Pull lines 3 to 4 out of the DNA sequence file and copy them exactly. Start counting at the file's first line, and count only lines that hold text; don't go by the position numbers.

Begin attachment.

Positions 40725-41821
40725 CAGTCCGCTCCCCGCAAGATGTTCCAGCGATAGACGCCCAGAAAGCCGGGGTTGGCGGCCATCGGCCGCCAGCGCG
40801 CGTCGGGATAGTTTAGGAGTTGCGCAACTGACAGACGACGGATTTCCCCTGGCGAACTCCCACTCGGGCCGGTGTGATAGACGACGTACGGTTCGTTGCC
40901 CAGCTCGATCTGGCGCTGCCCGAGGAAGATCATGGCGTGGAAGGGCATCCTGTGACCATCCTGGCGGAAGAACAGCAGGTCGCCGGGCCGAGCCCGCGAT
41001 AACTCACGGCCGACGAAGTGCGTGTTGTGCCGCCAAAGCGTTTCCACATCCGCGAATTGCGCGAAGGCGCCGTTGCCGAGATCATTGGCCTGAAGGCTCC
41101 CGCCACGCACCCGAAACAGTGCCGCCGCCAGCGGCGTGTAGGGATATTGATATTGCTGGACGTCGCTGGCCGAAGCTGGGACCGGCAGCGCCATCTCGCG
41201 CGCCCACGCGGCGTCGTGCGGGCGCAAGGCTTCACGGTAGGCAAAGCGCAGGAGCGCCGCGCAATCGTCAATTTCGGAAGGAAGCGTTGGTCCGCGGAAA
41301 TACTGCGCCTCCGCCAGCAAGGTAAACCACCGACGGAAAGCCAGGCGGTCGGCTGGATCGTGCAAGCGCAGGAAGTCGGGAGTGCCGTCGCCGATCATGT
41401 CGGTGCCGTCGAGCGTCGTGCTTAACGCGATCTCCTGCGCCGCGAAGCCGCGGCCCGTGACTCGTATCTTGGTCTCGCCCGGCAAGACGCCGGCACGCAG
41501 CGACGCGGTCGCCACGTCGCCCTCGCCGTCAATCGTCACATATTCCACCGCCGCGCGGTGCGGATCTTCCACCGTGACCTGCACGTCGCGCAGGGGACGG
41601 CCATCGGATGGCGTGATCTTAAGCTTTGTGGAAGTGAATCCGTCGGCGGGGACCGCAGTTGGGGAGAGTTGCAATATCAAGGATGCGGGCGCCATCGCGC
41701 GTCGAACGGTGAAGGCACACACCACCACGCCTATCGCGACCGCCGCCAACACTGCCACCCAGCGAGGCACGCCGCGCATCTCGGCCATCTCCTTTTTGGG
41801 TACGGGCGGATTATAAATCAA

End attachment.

40801 CGTCGGGATAGTTTAGGAGTTGCGCAACTGACAGACGACGGATTTCCCCTGGCGAACTCCCACTCGGGCCGGTGTGATAGACGACGTACGGTTCGTTGCC
40901 CAGCTCGATCTGGCGCTGCCCGAGGAAGATCATGGCGTGGAAGGGCATCCTGTGACCATCCTGGCGGAAGAACAGCAGGTCGCCGGGCCGAGCCCGCGAT